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Dear Editor:
In response to Mr. Murray's letters, granting asylum to people in the US who have been persecuted based on their race, religion, nationality, membership in a particular social group (gender is a social group under the law), or political opinion in the past or have a well founded fear of persecution based on one or more of these characteristics in the future. There is not even a need that the person be “abused” for them to be granted asylum here in the US. They do not even have to have been touched. Not a smack. Not a pinch. Not a harsh word or bad look. The granting of asylum is part of this country’s obligation to the world under international treaties that we have signed. It is one way our country shows the world that we are a leader in human rights. So, if a person is persecuted or reasonably fears being persecuted because of one or more of the previously mentioned grounds, it is our legal obligation to grant them asylum. That is the law and a violation of that law may in fact be unconstitutional. Asylum law is complex and our obligations are based on many international treaties as well as domestic law so it is not surprising that people who do not work on asylum cases do not understand this. However, I believe (I apologize if I am mistaken) that Mr. Murray's letters have previously advocated the removal of all undocumented people as they have violated the law, so I assume he must want the US to follow the law with regards to asylum.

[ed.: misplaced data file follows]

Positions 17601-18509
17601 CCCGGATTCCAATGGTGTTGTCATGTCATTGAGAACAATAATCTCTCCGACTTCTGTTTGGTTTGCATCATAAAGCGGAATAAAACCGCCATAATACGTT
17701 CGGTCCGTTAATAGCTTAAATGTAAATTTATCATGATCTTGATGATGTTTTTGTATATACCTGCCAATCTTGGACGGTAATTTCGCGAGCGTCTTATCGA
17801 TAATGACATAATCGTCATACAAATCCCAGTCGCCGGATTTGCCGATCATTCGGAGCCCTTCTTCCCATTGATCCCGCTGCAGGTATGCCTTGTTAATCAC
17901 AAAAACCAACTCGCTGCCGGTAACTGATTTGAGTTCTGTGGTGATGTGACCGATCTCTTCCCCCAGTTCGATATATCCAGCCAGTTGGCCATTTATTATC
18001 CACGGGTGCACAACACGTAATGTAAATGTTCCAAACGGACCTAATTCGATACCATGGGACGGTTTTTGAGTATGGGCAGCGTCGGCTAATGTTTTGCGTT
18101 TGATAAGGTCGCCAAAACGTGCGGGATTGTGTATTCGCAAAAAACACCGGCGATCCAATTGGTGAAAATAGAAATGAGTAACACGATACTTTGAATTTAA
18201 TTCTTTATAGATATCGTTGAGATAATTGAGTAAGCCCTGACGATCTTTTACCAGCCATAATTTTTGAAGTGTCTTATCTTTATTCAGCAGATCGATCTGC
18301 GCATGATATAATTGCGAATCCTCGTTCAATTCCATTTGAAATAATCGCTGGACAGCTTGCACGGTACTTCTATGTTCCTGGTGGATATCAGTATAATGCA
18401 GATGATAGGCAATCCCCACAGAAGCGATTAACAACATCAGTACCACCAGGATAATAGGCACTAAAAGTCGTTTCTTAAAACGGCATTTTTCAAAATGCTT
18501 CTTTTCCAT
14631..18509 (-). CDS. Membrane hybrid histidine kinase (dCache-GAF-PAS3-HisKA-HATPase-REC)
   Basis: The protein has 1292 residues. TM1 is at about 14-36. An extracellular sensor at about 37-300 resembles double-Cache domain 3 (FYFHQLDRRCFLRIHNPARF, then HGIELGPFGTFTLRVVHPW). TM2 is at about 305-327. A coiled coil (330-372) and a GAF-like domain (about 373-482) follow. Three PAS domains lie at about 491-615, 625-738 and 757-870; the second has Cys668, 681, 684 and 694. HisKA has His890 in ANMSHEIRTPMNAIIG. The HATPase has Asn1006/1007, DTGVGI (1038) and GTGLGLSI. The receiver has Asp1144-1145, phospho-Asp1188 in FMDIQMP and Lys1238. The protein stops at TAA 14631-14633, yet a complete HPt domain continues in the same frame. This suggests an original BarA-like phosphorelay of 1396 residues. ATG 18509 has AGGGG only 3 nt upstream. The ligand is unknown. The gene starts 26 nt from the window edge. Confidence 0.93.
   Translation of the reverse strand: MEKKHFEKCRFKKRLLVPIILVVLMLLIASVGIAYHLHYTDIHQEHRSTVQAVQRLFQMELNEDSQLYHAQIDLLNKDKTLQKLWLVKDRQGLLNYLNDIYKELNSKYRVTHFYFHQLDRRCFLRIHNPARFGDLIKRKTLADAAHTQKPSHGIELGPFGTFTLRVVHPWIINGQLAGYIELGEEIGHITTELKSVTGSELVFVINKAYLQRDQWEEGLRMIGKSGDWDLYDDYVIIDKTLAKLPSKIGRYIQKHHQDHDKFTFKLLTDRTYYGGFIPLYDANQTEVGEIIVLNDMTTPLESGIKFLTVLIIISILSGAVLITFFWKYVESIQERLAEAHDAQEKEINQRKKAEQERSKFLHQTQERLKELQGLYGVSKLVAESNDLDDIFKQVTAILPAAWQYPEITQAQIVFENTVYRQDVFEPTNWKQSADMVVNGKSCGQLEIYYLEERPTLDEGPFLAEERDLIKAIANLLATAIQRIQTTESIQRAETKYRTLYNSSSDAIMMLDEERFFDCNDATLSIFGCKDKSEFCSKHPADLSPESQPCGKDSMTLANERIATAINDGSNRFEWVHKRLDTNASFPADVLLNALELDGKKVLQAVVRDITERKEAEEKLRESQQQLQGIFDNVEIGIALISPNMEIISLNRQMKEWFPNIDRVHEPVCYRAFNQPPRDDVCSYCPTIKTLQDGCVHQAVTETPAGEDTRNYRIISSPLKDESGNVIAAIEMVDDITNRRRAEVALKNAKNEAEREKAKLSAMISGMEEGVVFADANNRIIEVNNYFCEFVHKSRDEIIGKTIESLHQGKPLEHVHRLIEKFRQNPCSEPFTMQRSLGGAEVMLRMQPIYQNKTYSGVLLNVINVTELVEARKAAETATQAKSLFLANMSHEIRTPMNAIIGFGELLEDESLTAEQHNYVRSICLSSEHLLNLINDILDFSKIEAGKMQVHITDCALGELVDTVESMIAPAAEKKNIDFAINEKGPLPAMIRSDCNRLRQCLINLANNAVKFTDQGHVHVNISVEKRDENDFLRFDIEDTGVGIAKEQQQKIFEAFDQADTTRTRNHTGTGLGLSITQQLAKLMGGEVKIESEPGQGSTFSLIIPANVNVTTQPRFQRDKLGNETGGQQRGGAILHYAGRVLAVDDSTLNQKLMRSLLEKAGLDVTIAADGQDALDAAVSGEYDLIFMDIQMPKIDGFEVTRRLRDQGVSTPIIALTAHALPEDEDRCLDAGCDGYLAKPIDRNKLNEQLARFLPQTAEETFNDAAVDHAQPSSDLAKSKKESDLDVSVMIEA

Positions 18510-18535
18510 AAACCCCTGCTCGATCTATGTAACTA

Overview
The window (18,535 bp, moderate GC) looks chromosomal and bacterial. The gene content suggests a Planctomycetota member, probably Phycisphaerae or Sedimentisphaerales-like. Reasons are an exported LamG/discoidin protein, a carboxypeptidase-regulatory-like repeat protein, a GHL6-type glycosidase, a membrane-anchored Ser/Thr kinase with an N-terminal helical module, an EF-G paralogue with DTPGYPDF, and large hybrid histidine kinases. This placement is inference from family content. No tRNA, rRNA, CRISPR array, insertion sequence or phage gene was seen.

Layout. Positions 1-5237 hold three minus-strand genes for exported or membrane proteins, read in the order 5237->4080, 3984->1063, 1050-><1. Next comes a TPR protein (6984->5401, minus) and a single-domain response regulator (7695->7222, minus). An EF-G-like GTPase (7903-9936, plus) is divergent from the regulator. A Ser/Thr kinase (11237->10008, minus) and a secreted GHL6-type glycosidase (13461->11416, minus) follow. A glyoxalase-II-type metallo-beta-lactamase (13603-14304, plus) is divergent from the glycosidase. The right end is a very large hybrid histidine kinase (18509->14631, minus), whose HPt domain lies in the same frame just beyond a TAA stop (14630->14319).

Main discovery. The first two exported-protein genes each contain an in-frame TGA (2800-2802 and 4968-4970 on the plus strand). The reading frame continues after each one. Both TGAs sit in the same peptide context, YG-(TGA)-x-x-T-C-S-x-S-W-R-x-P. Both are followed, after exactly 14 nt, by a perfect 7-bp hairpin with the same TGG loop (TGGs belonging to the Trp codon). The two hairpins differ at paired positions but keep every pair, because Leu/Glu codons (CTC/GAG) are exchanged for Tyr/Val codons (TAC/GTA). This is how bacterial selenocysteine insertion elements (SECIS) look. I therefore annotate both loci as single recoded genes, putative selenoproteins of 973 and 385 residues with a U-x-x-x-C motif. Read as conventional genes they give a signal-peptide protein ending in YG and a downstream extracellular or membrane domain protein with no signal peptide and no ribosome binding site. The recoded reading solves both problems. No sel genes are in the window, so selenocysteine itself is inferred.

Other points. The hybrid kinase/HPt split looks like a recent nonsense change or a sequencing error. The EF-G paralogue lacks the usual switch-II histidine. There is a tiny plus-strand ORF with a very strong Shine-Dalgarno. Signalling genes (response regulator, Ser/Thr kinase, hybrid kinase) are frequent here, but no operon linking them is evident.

Justin G. Randolph
Carpenter & Capt, Chtd., Chicago, IL



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